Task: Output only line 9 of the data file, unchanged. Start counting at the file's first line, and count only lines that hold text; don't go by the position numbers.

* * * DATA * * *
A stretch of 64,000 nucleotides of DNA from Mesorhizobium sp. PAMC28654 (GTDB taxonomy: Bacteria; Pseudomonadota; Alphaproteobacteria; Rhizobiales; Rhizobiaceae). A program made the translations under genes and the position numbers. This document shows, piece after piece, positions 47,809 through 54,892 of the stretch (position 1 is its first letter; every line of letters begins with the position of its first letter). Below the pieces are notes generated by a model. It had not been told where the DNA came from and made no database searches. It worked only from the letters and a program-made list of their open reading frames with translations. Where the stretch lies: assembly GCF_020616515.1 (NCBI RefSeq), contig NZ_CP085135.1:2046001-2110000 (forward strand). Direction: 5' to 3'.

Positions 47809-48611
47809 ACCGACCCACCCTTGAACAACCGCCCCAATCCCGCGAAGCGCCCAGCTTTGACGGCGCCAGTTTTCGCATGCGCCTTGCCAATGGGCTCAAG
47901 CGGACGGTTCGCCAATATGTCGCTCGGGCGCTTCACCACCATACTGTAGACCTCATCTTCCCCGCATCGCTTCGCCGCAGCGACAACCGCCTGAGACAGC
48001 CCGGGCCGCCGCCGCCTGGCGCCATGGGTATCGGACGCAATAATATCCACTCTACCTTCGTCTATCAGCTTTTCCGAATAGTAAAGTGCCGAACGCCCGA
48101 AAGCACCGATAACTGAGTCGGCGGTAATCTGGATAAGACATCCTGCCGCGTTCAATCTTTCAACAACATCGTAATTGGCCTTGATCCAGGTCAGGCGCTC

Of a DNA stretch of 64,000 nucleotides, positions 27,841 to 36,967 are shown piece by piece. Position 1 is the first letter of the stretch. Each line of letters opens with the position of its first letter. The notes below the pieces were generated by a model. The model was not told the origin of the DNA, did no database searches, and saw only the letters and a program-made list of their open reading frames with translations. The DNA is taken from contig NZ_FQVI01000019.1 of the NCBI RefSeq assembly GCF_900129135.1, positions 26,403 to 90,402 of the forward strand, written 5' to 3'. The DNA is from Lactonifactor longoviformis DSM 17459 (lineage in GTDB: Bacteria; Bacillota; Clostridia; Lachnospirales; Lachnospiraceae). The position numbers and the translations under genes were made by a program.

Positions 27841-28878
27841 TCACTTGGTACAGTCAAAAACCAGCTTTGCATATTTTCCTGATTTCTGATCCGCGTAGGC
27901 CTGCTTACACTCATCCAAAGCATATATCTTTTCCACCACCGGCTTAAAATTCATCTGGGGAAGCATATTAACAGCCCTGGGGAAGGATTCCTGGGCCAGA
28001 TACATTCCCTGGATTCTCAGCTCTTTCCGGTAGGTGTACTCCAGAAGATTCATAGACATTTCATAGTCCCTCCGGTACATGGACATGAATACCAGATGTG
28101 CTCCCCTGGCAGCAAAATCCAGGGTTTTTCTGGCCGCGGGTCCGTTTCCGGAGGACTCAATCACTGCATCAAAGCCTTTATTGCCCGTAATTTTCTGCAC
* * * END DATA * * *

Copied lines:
27841 TCACTTGGTACAGTCAAAAACCAGCTTTGCATATTTTCCTGATTTCTGATCCGCGTAGGC